A Pleasurable Diversion for your Day

By Keith Rugg | Wednesday, November 18, 2020
mt. rose skyline in winter

It’s been a rough month so far here in the Truckee Meadows, so I think just about the best thing I can offer up for your reading pleasure this week is some simple, quirky and interesting trivia. Nothing too heavy, nothing that takes too much concentration. So without further ado, may I present … Five Fun Facts about Reno, the Truckee Meadows and Northern Nevada. Photo at left: Pixabay, Sir Traffic. 

Fun Fact #1. You might have noticed the new Sonic drive-in restaurant that opened in South Reno back in September, but did you know it’s just the latest addition in a local family’s fast-food dynasty? This new restaurant, located on S. Virginia Street, makes six Sonic locations in the area for the Cains. They opened their first one back in 1999 in Carson City and in the decades since then, have weathered all the trials and tribulations of small business to grow into a Northern Nevada entity of some half-dozen locations. The organization is currently being run by 26-year-old Taylor Cain, who stepped up to lead the biz after her parents both passed away, and her younger brothers are also involved.

crowds at stadium at university of Nevada, renoFun Fact #2. On a different timeline, we might’ve had to make a road trip east on I-80 in order to cheer the Pack on to victory. The University of Nevada, Reno, began its existence as the State University of Nevada in October of 1874 over in Elko. The name changed to Nevada State University in 1881, and that’s what it was known as when it moved locations here to Reno in 1885. In 1906, it became the University of Nevada, and then we had to add the tag to make it University of Nevada, Reno, once the University of Nevada, Las Vegas, came into its own in 1969. From 1965 to 1969, UNLV was just the southern campus of the University of Nevada. Photo at right: Wikimedia Commons, Ken Lund.

Fun Fact #3. There’s a new top dog taking over at the Reno-Sparks Convention & Visitors Authority. As of this week, Charles Harris is the new CEO of the RSCVA. He comes into the role from a stint as the chief marketing officer for Visit Anaheim. He’s also got a background as an outdoors and landscape photographer ... maybe we’ll get to see some of his stuff at the next Artown, hmmm?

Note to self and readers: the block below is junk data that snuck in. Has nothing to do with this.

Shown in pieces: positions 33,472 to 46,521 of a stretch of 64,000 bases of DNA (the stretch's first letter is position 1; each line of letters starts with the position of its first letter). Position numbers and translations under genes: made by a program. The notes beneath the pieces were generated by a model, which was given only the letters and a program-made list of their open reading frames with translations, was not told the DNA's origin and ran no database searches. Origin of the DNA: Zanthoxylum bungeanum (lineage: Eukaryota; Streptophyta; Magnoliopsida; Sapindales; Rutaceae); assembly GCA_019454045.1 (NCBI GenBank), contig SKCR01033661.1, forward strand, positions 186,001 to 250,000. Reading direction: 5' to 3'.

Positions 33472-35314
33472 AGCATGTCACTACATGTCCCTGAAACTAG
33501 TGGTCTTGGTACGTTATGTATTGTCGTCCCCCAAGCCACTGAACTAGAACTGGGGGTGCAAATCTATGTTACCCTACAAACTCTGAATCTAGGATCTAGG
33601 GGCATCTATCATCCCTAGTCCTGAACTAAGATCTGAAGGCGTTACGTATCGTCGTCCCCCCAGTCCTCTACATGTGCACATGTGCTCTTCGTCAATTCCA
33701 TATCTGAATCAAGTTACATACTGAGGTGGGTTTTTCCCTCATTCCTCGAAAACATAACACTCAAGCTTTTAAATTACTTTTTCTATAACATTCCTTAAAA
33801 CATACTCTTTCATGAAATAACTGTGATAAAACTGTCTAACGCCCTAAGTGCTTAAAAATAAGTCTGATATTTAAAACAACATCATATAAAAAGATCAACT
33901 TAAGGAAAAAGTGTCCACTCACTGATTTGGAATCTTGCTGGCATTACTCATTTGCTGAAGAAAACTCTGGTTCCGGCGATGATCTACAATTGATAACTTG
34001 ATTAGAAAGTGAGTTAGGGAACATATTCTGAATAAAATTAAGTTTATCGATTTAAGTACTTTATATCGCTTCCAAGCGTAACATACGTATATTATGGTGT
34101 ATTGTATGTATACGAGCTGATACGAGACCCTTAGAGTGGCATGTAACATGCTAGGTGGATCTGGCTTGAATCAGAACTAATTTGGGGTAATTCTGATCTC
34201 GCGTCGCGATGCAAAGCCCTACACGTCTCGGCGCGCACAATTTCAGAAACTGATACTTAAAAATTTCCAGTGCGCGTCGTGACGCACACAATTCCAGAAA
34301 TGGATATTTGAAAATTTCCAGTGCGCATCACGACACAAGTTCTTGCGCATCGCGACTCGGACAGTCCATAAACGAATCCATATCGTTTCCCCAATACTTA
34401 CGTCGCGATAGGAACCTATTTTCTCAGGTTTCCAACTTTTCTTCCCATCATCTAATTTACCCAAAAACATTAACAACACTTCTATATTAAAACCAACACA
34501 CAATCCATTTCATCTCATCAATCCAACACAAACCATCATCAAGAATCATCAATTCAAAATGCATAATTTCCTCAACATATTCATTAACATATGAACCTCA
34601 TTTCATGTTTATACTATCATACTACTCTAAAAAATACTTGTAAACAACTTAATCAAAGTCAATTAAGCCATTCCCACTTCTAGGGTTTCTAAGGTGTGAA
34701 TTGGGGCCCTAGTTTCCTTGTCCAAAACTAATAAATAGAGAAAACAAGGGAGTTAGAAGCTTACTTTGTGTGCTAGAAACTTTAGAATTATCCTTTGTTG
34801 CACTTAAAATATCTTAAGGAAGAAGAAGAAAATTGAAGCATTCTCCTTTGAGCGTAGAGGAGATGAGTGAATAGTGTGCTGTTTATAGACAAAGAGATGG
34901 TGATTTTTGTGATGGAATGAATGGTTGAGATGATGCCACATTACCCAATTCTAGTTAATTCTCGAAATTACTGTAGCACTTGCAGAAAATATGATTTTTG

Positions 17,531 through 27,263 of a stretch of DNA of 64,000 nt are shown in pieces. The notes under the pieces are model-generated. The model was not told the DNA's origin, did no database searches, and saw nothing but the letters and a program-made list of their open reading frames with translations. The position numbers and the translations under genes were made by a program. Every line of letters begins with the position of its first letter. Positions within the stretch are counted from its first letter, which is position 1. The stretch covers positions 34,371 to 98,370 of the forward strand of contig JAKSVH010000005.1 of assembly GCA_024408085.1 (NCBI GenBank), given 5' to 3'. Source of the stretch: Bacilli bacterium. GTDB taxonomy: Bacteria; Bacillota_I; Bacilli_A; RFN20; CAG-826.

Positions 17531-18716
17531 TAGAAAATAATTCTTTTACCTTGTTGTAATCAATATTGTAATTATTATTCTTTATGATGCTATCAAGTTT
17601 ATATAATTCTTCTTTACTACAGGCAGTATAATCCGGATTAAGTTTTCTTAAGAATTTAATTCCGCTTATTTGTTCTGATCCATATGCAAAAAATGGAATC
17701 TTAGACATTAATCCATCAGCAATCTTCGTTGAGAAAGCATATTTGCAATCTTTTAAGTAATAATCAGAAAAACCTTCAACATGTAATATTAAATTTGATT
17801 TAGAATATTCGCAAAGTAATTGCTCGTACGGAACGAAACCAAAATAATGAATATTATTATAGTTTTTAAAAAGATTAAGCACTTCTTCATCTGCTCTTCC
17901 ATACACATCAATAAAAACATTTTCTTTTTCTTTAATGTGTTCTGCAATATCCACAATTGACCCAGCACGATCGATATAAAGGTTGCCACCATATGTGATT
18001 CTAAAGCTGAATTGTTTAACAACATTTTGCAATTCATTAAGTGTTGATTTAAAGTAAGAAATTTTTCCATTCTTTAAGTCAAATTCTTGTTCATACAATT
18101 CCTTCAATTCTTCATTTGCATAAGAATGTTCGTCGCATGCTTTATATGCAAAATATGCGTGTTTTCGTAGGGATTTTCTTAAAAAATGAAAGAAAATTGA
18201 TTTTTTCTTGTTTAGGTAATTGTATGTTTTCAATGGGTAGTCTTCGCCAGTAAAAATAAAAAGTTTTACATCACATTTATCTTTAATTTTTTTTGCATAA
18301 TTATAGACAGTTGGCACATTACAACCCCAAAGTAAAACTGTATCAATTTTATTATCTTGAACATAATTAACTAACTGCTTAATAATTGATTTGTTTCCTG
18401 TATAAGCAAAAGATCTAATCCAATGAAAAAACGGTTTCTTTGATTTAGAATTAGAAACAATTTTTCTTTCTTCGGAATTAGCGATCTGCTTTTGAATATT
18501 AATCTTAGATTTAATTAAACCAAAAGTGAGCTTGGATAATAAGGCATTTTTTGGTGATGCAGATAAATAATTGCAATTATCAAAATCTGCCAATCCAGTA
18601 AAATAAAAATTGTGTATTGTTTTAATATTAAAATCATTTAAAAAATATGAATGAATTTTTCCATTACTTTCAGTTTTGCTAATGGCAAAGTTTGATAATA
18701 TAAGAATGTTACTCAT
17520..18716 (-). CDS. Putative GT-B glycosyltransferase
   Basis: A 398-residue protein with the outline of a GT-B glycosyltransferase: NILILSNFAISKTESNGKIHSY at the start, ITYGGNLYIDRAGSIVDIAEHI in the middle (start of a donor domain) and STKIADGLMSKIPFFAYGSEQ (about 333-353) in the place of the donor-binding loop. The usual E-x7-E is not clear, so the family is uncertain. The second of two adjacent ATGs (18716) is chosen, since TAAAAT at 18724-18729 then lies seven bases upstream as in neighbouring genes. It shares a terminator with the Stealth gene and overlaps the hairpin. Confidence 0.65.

buildings at ichthyosaur state paek

Fun Fact #4. There’s something fishy going on out in the Nevada desert east of the Truckee Meadows. Literally. They are building a salmon farm out in the desolation of Pershing County. Construction iset to begin next year on what is anticipated to be the world’s biggest facility of this sort, and they expect to see thfirst crop of salmon in 2024. Of course, Nevada’s interior was home to some fantastic finny fellows long before this. Case in point is my absolute favorite place in the entire state, the Berlin Ichthyosaur State Park in northwest Nye County, with “North America’s most abundant concentration of the largest-known ichthyosaur fossils.” So the new salmon farm is just the latest in a 225 million-year tradition.

Fun Fact #5. The Biggest Little City is the state’s third-biggest city. As of the last census in 2010, Reno clocks in with a population of about 225,000, putting it behind Henderson at about 275,000 and Las Vegas at about 584,000. Sin City’s number ranks it as America’s 28th biggest city (by population). Coming in close on our heels is North Las Vegas at about 217,000, and then our sister city Sparks shows at number five with about 90,000. No doubt about it, folks, the Silver State is bottom-heavy. And it’ll be interesting to see how the numbers shift once the current census numbers are finally crunched. 

So now you know more than you did 15 minutes ago. (And if you didn’t learn anything new, then I definitely tip my trivia-nerd cap to you!) Head back out there with renewed vigor and hang in there … a new year is on its way.

 
About the Author Keith Rugg
R. Keith Rugg has worked on staff for a number of local publications, including Lake Tahoe Action Magazine, the Tahoe Daily Tribune and the Reno Gazette-Journal.